Provided by: tcpreplay_4.3.1-2_amd64 bug

NAME

       tcpreplay-edit - Replay network traffic stored in pcap files

SYNOPSIS

       tcpreplay-edit [-flags] [-flag [value]] [--option-name[[=| ]value]] <pcap_file(s)>

       tcpreplay  is  a tool for replaying network traffic from files saved with tcpdump or other
       tools which write pcap(3) files.

DESCRIPTION

       The basic operation of tcpreplay is to resend  all  packets  from  the  input  file(s)  at
       the  speed  at  which  they  were recorded, or a specified data rate, up to as fast as the
       hardware is capable.

       Optionally, the traffic can be split between two interfaces, written  to  files,  filtered
       and  edited in various ways, providing the means to test firewalls, NIDS and other network
       devices.

       For more details, please see the Tcpreplay Manual at: http://tcpreplay.appneta.com

OPTIONS


       -r string, --portmap=string
              Rewrite TCP/UDP ports.  This option may appear up to 9999 times.

              Specify a list of comma delimited port mappings consisting of colon delimited  port
              number  pairs.   Each  colon  delimited  port  pair  consists  of the port to match
              followed by the port number to rewrite.

              Examples:
                  --portmap=80:8000 --portmap=8080:80    # 80->8000 and 8080->80
                  --portmap=8000,8080,88888:80           # 3 different ports become 80
                  --portmap=8000-8999:80                 # ports 8000 to 8999 become 80

       -s number, --seed=number
              Randomize src/dst IPv4/v6 addresses w/ given seed.  This option may appear up to  1
              times.   This  option  must  not  appear  in  combination with any of the following
              options: fuzz-seed.  This option takes an integer number as its argument.

              Causes the source and destination IPv4/v6 addresses to  be  pseudo  randomized  but
              still   maintain   client/server   relationships.    Since   the  randomization  is
              deterministic based on the seed, you can reuse the same seed value to recreate  the
              traffic.

       -N string, --pnat=string
              Rewrite  IPv4/v6 addresses using pseudo-NAT.  This option may appear up to 2 times.
              This option must not appear in combination  with  any  of  the  following  options:
              srcipmap.

              Takes  a  comma  delimited  series  of  colon  delimited CIDR netblock pairs.  Each
              netblock pair is evaluated in order against the IP addresses.  If the IP address in
              the packet matches the first netblock, it is rewritten using the second netblock as
              a mask against the high order bits.

              IPv4 Example:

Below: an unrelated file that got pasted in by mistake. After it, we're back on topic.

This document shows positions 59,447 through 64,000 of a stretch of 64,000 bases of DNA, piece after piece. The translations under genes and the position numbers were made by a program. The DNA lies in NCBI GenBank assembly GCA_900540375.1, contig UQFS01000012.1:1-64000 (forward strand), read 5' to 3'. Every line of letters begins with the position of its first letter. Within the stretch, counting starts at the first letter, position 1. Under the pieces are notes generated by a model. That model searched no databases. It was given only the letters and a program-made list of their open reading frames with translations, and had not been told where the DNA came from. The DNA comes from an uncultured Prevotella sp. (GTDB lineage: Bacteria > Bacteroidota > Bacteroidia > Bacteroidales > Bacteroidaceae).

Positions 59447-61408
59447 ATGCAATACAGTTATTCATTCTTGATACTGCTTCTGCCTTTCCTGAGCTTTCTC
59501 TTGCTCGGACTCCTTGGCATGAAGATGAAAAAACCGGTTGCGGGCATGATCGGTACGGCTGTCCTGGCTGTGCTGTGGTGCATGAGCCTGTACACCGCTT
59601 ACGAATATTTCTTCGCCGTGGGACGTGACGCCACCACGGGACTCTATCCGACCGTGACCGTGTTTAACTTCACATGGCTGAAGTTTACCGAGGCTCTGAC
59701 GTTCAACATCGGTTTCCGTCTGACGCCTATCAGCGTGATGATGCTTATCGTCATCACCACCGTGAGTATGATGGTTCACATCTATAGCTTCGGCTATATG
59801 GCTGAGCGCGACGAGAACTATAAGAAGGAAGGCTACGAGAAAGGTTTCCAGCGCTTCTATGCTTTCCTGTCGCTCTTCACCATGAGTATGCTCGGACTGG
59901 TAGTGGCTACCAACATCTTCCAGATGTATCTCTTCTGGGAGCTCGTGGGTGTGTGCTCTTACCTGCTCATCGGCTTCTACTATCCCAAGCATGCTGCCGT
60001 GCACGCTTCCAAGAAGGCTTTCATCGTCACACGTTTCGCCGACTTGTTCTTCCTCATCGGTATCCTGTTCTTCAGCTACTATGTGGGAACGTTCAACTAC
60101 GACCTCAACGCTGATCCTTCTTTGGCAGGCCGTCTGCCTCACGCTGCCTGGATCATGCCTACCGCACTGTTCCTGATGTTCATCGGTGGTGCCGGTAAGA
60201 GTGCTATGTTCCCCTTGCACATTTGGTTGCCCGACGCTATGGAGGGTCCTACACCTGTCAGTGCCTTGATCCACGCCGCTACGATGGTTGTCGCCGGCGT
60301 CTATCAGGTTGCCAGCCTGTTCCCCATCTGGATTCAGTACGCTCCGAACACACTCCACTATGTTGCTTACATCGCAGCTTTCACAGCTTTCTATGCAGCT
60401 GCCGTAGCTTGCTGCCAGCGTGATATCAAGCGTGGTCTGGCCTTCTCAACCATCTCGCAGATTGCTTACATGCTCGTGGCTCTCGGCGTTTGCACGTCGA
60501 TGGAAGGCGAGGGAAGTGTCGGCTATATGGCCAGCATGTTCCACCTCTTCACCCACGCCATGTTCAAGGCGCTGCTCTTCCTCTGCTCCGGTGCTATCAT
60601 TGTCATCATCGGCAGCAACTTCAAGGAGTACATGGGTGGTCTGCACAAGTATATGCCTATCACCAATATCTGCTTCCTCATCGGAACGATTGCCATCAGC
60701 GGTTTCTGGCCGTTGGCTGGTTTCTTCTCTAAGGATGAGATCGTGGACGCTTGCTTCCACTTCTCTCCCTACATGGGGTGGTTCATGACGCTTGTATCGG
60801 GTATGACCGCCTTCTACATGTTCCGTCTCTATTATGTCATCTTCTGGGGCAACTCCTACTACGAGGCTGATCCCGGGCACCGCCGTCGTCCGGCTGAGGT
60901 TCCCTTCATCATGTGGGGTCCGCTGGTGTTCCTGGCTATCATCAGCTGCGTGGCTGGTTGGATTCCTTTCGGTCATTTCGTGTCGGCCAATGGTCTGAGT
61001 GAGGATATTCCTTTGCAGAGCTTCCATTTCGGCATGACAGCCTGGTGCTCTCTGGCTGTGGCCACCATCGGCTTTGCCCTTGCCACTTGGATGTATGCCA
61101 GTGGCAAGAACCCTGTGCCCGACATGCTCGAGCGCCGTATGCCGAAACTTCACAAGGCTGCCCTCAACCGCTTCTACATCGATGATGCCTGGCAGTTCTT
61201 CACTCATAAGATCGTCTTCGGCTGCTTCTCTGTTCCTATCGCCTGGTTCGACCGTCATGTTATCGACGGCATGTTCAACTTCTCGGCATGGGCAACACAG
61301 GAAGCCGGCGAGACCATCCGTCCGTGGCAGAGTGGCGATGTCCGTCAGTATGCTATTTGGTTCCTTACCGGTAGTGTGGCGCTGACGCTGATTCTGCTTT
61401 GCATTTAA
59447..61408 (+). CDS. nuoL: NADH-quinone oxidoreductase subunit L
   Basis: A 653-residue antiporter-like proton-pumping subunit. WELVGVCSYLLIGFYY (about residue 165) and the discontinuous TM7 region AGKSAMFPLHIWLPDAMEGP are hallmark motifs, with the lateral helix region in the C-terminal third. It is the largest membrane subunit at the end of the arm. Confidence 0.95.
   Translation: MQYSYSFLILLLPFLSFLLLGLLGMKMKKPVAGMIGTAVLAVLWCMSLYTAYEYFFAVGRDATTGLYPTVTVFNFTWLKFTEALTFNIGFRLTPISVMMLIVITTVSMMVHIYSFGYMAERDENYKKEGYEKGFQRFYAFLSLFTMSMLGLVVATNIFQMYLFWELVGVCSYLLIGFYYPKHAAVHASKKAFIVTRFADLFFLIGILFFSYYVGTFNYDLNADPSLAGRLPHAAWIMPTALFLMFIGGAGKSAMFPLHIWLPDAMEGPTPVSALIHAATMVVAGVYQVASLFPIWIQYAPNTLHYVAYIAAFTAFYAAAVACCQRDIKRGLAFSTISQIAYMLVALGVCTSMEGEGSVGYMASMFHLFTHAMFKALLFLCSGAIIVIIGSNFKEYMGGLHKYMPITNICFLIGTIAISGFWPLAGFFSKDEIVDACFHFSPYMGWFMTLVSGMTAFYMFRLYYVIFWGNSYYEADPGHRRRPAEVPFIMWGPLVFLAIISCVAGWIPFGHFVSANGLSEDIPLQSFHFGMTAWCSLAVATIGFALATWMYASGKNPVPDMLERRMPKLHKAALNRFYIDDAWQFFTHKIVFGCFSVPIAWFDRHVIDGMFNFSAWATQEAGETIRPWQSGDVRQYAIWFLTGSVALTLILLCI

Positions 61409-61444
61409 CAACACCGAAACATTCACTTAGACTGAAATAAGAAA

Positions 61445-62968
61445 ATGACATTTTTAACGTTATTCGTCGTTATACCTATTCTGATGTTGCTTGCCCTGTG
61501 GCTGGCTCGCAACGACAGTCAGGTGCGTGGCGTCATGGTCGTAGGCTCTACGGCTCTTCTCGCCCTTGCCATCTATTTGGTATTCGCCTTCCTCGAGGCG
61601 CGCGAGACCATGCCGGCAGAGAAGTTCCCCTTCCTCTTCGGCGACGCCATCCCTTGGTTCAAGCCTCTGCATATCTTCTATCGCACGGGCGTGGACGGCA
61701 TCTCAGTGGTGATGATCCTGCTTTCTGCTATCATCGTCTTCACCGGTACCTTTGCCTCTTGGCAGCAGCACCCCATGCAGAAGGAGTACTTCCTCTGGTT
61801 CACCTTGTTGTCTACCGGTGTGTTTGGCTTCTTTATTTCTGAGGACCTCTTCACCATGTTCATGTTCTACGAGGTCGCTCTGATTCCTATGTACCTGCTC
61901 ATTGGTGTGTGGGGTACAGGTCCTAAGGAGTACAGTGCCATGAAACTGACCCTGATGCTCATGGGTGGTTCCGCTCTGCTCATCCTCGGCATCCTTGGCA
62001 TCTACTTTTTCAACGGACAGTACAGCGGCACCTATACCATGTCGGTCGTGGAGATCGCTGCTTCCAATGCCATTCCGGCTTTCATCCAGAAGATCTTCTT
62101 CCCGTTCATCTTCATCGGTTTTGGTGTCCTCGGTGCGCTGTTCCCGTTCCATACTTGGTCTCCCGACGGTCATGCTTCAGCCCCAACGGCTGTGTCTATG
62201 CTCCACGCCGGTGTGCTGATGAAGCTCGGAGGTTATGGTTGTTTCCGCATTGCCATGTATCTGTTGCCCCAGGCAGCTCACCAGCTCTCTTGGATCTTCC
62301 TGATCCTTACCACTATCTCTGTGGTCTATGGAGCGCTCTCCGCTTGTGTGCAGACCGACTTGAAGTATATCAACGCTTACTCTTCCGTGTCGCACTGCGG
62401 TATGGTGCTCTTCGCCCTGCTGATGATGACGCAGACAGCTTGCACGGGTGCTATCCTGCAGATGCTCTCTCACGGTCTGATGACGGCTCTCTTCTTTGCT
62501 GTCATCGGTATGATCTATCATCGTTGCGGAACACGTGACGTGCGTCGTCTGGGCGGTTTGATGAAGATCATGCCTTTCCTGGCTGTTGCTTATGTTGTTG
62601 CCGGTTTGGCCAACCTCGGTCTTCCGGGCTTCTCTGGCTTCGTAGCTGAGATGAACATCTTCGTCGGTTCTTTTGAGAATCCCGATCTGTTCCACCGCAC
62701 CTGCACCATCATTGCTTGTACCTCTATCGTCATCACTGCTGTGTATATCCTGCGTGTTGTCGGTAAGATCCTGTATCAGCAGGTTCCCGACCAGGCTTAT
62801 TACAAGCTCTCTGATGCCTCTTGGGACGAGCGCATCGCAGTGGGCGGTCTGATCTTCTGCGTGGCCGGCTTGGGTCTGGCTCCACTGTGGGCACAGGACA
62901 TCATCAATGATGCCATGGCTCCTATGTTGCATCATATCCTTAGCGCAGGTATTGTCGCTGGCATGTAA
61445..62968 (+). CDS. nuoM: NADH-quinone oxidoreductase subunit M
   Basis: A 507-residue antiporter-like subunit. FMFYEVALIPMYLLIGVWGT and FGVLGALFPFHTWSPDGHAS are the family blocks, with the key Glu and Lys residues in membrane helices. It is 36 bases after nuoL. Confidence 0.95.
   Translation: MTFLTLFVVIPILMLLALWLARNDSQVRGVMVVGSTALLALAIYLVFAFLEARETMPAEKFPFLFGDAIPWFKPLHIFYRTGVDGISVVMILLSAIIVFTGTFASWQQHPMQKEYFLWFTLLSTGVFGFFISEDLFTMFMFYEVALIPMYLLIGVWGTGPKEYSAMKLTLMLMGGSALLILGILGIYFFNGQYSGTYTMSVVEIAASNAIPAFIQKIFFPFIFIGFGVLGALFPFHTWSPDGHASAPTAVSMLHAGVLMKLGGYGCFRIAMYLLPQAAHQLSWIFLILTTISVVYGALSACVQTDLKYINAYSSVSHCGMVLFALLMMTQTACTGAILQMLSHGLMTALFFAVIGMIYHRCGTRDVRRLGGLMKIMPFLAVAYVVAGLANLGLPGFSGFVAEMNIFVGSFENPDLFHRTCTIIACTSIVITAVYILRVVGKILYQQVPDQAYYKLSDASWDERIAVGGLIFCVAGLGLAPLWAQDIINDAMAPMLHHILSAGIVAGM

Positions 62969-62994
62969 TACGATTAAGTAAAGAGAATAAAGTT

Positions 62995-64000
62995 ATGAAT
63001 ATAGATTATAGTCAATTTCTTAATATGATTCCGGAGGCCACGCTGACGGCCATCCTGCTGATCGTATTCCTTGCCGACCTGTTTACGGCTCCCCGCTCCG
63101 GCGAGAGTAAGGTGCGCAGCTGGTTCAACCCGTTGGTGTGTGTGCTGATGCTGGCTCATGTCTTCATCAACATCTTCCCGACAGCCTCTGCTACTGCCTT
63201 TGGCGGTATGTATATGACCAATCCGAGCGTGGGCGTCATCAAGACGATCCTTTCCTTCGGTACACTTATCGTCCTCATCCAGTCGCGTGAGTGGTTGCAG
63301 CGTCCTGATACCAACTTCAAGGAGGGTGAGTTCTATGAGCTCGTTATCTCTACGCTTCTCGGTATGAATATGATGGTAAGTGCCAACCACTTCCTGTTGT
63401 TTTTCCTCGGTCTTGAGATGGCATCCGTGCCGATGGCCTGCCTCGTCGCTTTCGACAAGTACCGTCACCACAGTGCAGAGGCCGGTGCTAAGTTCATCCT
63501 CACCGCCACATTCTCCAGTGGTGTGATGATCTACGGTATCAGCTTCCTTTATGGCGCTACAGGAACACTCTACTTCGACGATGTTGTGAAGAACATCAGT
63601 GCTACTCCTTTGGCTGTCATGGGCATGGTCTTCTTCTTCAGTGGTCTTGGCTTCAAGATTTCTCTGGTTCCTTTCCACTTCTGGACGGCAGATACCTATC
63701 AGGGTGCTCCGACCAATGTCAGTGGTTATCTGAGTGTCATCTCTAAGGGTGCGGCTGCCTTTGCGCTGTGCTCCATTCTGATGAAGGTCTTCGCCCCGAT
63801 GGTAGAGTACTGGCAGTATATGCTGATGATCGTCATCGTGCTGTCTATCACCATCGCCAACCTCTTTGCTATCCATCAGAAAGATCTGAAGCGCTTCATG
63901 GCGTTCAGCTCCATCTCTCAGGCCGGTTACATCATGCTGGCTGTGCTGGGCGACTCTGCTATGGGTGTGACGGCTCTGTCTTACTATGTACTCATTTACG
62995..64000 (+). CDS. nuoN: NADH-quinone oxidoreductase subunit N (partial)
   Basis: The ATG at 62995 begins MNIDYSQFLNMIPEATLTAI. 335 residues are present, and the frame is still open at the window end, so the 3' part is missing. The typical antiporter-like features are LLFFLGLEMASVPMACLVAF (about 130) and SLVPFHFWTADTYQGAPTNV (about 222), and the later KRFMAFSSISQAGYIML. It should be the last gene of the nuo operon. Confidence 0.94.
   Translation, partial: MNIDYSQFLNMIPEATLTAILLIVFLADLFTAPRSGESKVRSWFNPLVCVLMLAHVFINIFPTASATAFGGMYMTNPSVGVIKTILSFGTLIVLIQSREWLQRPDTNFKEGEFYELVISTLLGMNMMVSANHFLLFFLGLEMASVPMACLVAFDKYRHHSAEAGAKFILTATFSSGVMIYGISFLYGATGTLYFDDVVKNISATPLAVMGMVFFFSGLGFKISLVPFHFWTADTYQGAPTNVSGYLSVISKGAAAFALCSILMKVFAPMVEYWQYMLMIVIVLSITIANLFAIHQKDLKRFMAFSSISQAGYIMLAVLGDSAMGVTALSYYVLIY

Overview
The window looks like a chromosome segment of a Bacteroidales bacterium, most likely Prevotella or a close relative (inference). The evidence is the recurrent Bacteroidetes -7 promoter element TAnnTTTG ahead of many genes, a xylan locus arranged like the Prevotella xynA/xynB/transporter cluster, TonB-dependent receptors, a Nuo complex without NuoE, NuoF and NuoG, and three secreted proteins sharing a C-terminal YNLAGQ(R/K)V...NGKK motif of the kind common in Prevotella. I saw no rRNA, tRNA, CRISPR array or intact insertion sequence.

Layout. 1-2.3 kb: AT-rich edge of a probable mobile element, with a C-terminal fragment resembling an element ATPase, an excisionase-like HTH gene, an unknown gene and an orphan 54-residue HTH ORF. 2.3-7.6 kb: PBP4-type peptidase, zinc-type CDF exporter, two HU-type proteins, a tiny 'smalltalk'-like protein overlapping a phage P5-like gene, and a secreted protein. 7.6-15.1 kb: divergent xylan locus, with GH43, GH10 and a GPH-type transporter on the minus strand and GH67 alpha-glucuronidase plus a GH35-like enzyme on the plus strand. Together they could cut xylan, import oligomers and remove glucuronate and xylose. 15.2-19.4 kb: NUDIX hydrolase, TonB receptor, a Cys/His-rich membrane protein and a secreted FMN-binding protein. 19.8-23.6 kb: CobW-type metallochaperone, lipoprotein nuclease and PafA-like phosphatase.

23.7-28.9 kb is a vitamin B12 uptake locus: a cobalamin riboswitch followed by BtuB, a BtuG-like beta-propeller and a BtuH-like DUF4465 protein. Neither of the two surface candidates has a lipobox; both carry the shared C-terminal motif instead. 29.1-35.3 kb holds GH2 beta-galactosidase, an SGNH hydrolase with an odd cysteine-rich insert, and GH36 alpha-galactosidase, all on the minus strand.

--pnat=192.168.0.0/16:10.77.0.0/16,172.16.0.0/12:10.1.0.0/24
              IPv6 Example:
                  --pnat=[2001:db8::/32]:[dead::/16],[2001:db8::/32]:[::ffff:0:0/96]

       -S string, --srcipmap=string
              Rewrite source IPv4/v6 addresses using pseudo-NAT.  This option may appear up to  1
              times.   This  option  must  not  appear  in  combination with any of the following
              options: pnat.

              Works just like the --pnat option, but only affects the source IP addresses in  the
              IPv4/v6 header.

       -D string, --dstipmap=string
              Rewrite  destination IPv4/v6 addresses using pseudo-NAT.  This option may appear up
              to 1 times.  This option must not appear in combination with any of  the  following
              options: pnat.

              Works just like the --pnat option, but only affects the destination IP addresses in
              the IPv4/v6 header.

       -e string, --endpoints=string
              Rewrite IP addresses to be between two endpoints.  This option may appear up  to  1
              times.   This  option  must  appear  in  combination  with  the  following options:
              cachefile.

              Takes a pair of colon delimited IPv4/v6 addresses which will be used to rewrite all
              traffic to appear to be between the two IP addresses.

              IPv4 Example:
                  --endpoints=172.16.0.1:172.16.0.2
              IPv6 Example:
                  --endpoints=[2001:db8::dead:beef]:[::ffff:0:0:ac:f:0:2]

       --tcp-sequence=number
              Change  TCP Sequence (and ACK) numbers /w given seed.  This option takes an integer
              number as its argument.  The value of number is constrained to being:
                  greater than or equal to 1
              The default number for this option is:
                   0

              Change all TCP sequence numbers, and related sequence-acknowledgement numbers.
              They will be shifted by a random amount based on the provided seed.

       -b, --skipbroadcast
              Skip rewriting broadcast/multicast IPv4/v6 addresses.

              By default --seed, --pnat and --endpoints will rewrite broadcast and multicast
              IPv4/v6 and MAC addresses. Setting this flag will keep broadcast/multicast IPv4/v6
              and MAC addresses from being rewritten.

       -C, --fixcsum
              Force recalculation of IPv4/TCP/UDP header checksums.

              Causes each IPv4/v6 packet to have their checksums recalculated and fixed.
              Automatically enabled for packets modified with --seed, --pnat, --endpoints or
              --fixlen.

       -m number, --mtu=number
              Override default MTU length (1500 bytes).  This option may appear up to 1 times.
              This option takes an integer number as its argument.  The value of number is
              constrained to being:
                  in the range  1 through MAXPACKET